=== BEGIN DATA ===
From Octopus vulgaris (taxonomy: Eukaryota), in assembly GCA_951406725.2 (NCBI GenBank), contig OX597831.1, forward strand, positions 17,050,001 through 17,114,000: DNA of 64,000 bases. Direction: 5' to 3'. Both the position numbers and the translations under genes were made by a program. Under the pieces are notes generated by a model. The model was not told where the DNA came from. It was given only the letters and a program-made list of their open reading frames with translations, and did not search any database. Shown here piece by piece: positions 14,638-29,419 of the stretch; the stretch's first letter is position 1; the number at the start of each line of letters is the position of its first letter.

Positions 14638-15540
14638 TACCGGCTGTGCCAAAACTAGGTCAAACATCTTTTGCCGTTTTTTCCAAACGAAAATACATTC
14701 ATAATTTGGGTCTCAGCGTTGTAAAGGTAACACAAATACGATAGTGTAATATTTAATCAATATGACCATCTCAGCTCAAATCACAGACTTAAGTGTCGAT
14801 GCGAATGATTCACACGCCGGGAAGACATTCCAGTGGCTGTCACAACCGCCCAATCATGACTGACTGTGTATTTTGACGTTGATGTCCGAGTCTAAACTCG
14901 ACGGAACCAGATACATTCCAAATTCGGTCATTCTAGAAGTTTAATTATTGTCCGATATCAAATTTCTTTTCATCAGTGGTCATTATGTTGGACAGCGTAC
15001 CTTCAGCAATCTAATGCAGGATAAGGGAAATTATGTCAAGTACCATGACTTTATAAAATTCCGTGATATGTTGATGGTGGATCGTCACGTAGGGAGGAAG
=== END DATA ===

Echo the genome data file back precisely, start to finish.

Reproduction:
From Octopus vulgaris (taxonomy: Eukaryota), in assembly GCA_951406725.2 (NCBI GenBank), contig OX597831.1, forward strand, positions 17,050,001 through 17,114,000: DNA of 64,000 bases. Direction: 5' to 3'. Both the position numbers and the translations under genes were made by a program. Under the pieces are notes generated by a model. The model was not told where the DNA came from. It was given only the letters and a program-made list of their open reading frames with translations, and did not search any database. Shown here piece by piece: positions 14,638-29,419 of the stretch; the stretch's first letter is position 1; the number at the start of each line of letters is the position of its first letter.

Positions 14638-15540
14638 TACCGGCTGTGCCAAAACTAGGTCAAACATCTTTTGCCGTTTTTTCCAAACGAAAATACATTC
14701 ATAATTTGGGTCTCAGCGTTGTAAAGGTAACACAAATACGATAGTGTAATATTTAATCAATATGACCATCTCAGCTCAAATCACAGACTTAAGTGTCGAT
14801 GCGAATGATTCACACGCCGGGAAGACATTCCAGTGGCTGTCACAACCGCCCAATCATGACTGACTGTGTATTTTGACGTTGATGTCCGAGTCTAAACTCG
14901 ACGGAACCAGATACATTCCAAATTCGGTCATTCTAGAAGTTTAATTATTGTCCGATATCAAATTTCTTTTCATCAGTGGTCATTATGTTGGACAGCGTAC
15001 CTTCAGCAATCTAATGCAGGATAAGGGAAATTATGTCAAGTACCATGACTTTATAAAATTCCGTGATATGTTGATGGTGGATCGTCACGTAGGGAGGAAG